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Fire Ant Meets Its Match in Texas

13 February 2014 2:00 pm
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Detox. The tawny crazy ant (above) covers itself in its own venom to neutralize toxic compounds after being attacked by fire ants (below).

Lawrence Gilbert

Detox. The tawny crazy ant (above) covers itself in its own venom to neutralize toxic compounds after being attacked by fire ants (below).

For 60 years, imported red fire ants have terrorized people, livestock, and other ants as they spread across the southeastern United States, aggressively stinging those who got in their way and proving nearly invincible. But in Texas, these invasive pests have met their match—there, the tawny crazy ant is taking over. New research has revealed this newcomer's secret weapon: a built-in antidote to the fire ant's deadly venom.

Like the fire ant, the tawny crazy ant hails from South America. Pest controller Tom Rasberry first spotted it in the United States in Houston, Texas, in 2002, and entomologists soon determined the same species was also invading Florida. They dubbed it “crazy” because of the ant’s erratic movements. Like the fire ant, the tawny crazy ant builds nests with lots of queens, so "it reaches really astronomical densities in the environments it invades," says Edward LeBrun, an ecologist at the University of Texas, Austin.

Unlike the fire ant, however, which stays outdoors, the tawny crazy ant is a "tramp" ant willing to take up residence almost anywhere—under logs, inside walls, and in circuit boxes, where they become so numerous they can short out electronic and electrical equipment. "From a societal perspective, it's a real nuisance," LeBrun says. Outdoors, tawny crazy ants decimate the populations of other invertebrates and have even been known to take over fire ant nests.

LeBrun wondered how these upstart invaders were able to beat the fire ants, whose sting emits a toxin more potent than the insecticide DDT. To study how the two species duke it out, he ventured into the field and placed a dead cricket at the boundary between fire ant and tawny crazy ant territories. He noticed that after a fire ant swipes its opponent with its venom-filled stinger, the tawny crazy ant walks off, brings the tip of its abdomen up to its head, and squirts a drop of liquid onto its mouthparts. Then the ant runs its legs across its mouth and uses them to spread the liquid along its body.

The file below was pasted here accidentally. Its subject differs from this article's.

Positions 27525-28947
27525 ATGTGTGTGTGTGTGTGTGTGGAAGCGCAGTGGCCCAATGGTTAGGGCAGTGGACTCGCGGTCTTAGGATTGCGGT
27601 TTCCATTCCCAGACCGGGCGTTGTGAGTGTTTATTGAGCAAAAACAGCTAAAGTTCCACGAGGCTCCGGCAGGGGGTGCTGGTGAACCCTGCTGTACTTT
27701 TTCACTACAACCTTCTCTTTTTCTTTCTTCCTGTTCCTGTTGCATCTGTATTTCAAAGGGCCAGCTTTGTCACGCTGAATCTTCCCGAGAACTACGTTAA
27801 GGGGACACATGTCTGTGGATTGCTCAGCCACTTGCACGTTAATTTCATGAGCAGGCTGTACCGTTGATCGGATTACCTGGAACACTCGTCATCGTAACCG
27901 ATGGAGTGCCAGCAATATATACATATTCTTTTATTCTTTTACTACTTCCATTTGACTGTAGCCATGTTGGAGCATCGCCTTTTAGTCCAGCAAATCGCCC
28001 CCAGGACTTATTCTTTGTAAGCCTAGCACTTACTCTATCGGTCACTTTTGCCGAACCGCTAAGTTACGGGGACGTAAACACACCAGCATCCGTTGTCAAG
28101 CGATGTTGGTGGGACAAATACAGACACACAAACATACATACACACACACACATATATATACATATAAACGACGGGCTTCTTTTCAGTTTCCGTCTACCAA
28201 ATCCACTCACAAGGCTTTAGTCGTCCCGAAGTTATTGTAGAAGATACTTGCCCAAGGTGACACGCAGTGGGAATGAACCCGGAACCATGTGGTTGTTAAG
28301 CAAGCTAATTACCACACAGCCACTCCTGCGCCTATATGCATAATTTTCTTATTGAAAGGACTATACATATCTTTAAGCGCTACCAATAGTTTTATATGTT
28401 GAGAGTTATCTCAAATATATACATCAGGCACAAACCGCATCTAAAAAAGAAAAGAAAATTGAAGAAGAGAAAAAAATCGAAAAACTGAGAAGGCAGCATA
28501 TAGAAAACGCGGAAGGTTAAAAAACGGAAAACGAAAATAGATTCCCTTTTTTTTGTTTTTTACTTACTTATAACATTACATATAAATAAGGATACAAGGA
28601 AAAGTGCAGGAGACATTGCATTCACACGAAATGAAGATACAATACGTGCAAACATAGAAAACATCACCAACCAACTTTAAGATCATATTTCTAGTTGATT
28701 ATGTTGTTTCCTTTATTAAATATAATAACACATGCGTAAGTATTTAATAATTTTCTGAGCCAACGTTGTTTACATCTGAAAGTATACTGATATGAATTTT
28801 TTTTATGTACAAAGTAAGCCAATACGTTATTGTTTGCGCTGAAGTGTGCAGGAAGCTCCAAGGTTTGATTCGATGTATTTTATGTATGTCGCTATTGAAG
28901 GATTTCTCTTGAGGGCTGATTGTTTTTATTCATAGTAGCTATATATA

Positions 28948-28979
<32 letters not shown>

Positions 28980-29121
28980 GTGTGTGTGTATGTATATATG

Suspecting an antidote to the fire ant venom, LeBrun tested the compounds secreted by the two glands at the tip of the tawny crazy ant’s abdomen. He took each compound and wiped it on a similar-sized ant that was subjected to the fire ant's sting. When it came to neutralizing the fire ant venom, the key compound appeared to be the formic acid in the tawny crazy ant’s own less powerful venom, which it usually sprays out of a pore during battle, LeBrun and his colleagues report online today in Science. Synthetic formic acid also has the same protective effect.

Fire ant venom contains not just toxic compounds but also proteins that help get those compounds inside cells. LeBrun suspects the formic acid destroys these proteins, so the toxins can't reach their targets. A few other animals are known to counter the effects of the toxins of their competitors, predators, or prey, but they do so by preventing the toxin from binding to their target molecules, not by chemically breaking down the poison, says Ashlee Rowe, an evolutionary neurobiologist at Michigan State University in East Lansing who was not involved in the work. "I think this example is unique."

LeBrun suspects that this detoxification behavior evolved in the tawny crazy ant in South America, where the two ants have been in close contact for a long time. Jules Silverman, an entomologist at North Carolina State University in Raleigh, who was not involved in the work, isn’t so sure. "It's possible that this same mechanism that these researchers observe in the U.S. occurs in the native range, but maybe not. Maybe it's new."

One study did show, however, that while the fire ant usually dominates its native landscapes, it can still be laid low by the tawny crazy ant, suggesting that their detoxification defense is used there as well. "It would be fascinating to go back to South America and watch these interactions more carefully," says Michael Kaspari, an entomologist at the University of Oklahoma, Norman. Meanwhile, it looks like "this 60-year dynasty of the fire ants [in the United States] is coming to a close, and it's coming to a close in a fairly unusual way."